I do not yet work in a public library. But someday, when I do, I want to make sure that the library offers reading programs for adults. Even the small public library I worked at in high school had a children’s summer reading program, but nothing for adults. If the children get the summer, the adults can have the winter.
Olympic-Themed Adult Winter Reading Program
Because 2014 is a year for Winter Olympics (my favorite), I thought it would be neat to plan a Winter Reading Program based loosely on the Olympics. I looked at several different adult winter reading programs that libraries around the country offer (which I will list below) to come up with an idea that would work with an Olympic theme. Here is the video promo I created for the program:
The Reading Challenges for the Winter Reading Program
The San Luis Obispo County Library hosted an Adult Winter Reading Program in 2013 that required participants to complete 8 different reading accomplishments and watch a DVD in order to win a prize. I liked that their challenges required participants to go outside their comfort zones at least a little bit and explored multiple areas of the collection. They even called it a bit like a scavenger hunt, which is fun, too. I used some of their challenges and adapted others to create some new ones:
- Read one of the books that was on the New York Times bestseller list December 22, 2013 (which would be the list just after the official start of winter).
- Read a fiction or non-fiction book with an animal in the title.
- Watch a DVD and then listen to the movie soundtrack.
- Read a non-fiction book dealing with music, conspiracies, or travel.
- Listen to or read a book published in 2011 or later on audiobook or e-book format.
- Read a fiction or non-fiction book set in or about a particular season.
- Read a collection of short stories.
- Read a book written by a Russian or Eastern European author.
- Read a fiction or non-fiction book set in the 18th century.
- Attend a program from the approved list of programs.
Earning Olympic reading medals
Unlike the San Luis Obispo County Library, my Adult Winter Reading Program does not require everyone to complete all the challenges in order to compete for prizes. To fit with the Olympic theme, readers can earn medals based on the number of challenges they complete.
- Bronze medal – To win a bronze medal, participants must complete 5 of the reading challenges
- Silver medal – To win a silver medal, participants must complete 8 of the reading challenges
- Gold medal – To win a gold medal, participants must complete all 10 reading challenges
Like all good competitions, there must be prizes! It would be really neat to create merchandise specifically for this program, like cups, pens/pencils, magnets, post-it notes, tote bags, T-shirts and the like that had a fun Olympic-y logo. However, that can be very expensive and library budgets are suffering.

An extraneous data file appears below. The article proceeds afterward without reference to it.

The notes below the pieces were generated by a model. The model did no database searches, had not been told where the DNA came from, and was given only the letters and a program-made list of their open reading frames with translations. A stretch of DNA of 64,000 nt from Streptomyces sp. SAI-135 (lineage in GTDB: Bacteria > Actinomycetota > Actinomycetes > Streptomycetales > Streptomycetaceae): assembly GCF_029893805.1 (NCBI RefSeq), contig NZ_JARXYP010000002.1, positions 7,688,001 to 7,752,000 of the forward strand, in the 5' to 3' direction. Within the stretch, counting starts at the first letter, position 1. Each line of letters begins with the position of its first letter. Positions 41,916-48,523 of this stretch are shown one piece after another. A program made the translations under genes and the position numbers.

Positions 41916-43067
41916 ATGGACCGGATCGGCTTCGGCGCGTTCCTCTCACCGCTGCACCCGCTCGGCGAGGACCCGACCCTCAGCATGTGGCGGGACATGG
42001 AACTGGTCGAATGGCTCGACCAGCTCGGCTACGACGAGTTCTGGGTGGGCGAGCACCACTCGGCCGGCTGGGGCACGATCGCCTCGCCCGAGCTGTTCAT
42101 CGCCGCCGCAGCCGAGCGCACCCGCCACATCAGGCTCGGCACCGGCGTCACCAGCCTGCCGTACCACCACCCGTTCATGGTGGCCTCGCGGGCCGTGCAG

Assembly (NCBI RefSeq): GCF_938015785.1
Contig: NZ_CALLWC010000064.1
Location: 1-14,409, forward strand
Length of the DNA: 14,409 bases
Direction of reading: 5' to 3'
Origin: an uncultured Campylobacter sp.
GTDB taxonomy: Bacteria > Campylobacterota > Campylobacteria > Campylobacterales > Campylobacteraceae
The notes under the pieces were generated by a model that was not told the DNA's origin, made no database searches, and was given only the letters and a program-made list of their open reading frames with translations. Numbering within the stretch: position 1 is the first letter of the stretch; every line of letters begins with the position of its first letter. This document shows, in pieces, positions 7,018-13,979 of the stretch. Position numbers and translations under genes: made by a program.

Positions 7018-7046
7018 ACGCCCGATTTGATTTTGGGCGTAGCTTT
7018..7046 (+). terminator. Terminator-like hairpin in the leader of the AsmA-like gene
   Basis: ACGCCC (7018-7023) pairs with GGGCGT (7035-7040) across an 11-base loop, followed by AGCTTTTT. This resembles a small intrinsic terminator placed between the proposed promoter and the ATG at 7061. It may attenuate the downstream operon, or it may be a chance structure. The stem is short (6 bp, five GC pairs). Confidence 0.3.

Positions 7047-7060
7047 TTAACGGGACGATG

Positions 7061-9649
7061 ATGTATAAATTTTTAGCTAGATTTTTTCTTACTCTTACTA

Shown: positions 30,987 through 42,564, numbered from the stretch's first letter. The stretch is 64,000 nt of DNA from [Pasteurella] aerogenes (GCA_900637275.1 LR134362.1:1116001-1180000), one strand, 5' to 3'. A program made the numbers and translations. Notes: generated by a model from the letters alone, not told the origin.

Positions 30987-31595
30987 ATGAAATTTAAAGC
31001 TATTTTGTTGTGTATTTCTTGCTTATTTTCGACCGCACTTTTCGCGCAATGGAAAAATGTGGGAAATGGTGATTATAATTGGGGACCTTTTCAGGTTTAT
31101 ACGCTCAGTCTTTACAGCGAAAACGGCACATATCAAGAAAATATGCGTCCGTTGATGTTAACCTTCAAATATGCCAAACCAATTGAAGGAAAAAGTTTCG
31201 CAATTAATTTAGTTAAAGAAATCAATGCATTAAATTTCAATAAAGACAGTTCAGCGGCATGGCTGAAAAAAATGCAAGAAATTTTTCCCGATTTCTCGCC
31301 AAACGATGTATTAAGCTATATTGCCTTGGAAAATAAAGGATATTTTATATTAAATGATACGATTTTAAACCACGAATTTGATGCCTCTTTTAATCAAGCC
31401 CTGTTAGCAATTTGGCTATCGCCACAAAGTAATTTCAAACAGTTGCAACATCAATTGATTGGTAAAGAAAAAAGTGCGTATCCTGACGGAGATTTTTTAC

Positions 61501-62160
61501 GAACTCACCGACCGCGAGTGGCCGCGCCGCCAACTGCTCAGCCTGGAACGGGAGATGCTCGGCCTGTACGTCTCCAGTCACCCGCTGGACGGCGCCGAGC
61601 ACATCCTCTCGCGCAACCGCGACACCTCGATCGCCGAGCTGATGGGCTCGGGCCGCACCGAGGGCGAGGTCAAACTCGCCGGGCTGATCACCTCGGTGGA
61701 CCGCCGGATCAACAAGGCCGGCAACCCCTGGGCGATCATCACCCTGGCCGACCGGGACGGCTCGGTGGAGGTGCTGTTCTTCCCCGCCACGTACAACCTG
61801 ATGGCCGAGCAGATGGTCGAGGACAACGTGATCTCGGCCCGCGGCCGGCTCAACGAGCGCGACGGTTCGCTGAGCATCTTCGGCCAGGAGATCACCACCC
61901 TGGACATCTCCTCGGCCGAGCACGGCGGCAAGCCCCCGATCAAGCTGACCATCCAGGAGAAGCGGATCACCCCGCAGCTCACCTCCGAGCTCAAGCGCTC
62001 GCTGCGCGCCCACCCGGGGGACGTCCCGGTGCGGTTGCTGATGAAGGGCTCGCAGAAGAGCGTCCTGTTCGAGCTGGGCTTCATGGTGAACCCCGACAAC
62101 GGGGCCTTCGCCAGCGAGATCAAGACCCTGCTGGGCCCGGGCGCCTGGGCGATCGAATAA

Instead, this would be a good opportunity to connect with local businesses and try to garner donations in the form of gift cards or other free merchandise. It is good for them because it gets their name out and it is good for the library because it gives them prizes.
Other Adult Public Library Winter Reading Programs
- The Normal Public Library Adult Winter Reading Program has adults log how many minutes they spend reading. I like that parents reading to their children can count towards their minutes spent reading.
- Since 2009, the Kansas City Public Library has been hosting a themed Adult Winter Reading Program to “encourage leisure reading among adults.” I like that they encourage people to read beyond their comfort zone and promote potentially overlooked books. They provide suggested reading lists that support the theme such as:
While the City Sleeps entices readers to explore fiction and nonfiction, the interplay of light and dark, the shadows of the human soul and the brightness of the human spirit.
- The Timberland Regional Library Adult Winter Reading Program from 2013 had several grand prizes which participants could win. Every time participants finished five books and completed the reading program form, they were entered to win a grand prize. I like that readers can enter more than once if they have read an additional five books.
- The Marion County Public Library System hosted a “Let it Snow” Adult Reading Program. Participants who finish at least one book and submit their reading log are eligible to win a “Literary Latte” basket. The library also encourage participants to come in on Tuesday mornings for coffee, tea, and treats to discuss what they are reading with other readers. They also offer help with e-readers during that time (and I’m sure at other times, too). I like the social aspect included in this program.
- The Monroe County Public Library combines adults and teens together in one Winter Reading Program. There are winners drawn for weekly prizes as well as drawings for grand prizes at the end of the program. I like the weekly drawings because it probably keeps the momentum going for some people.
For even more ideas, be sure to check out these other library winter reading programs:
- Alexandrian Public Library Winter Reading Program
- East Lansing Public Library Adult Winter Reading Program – Hot Reads for Cold Nights
- Bartow County Library System Adult Winter Reading Program 2013 – Between the Covers
- McAllen Public Library Adult Winter Reading Program 2013
- Tulsa City-County Library Adult Winter Reading Program
- Caroline Library 2013 Adult Winter Reading Program – Heading South
Does your library do an Adult Winter Reading Program?
If so, how is it set up? What do you require of your readers? What has been most successful (or not) for your particular library? Do you know why something did or did not work? Share your stories in the comments below.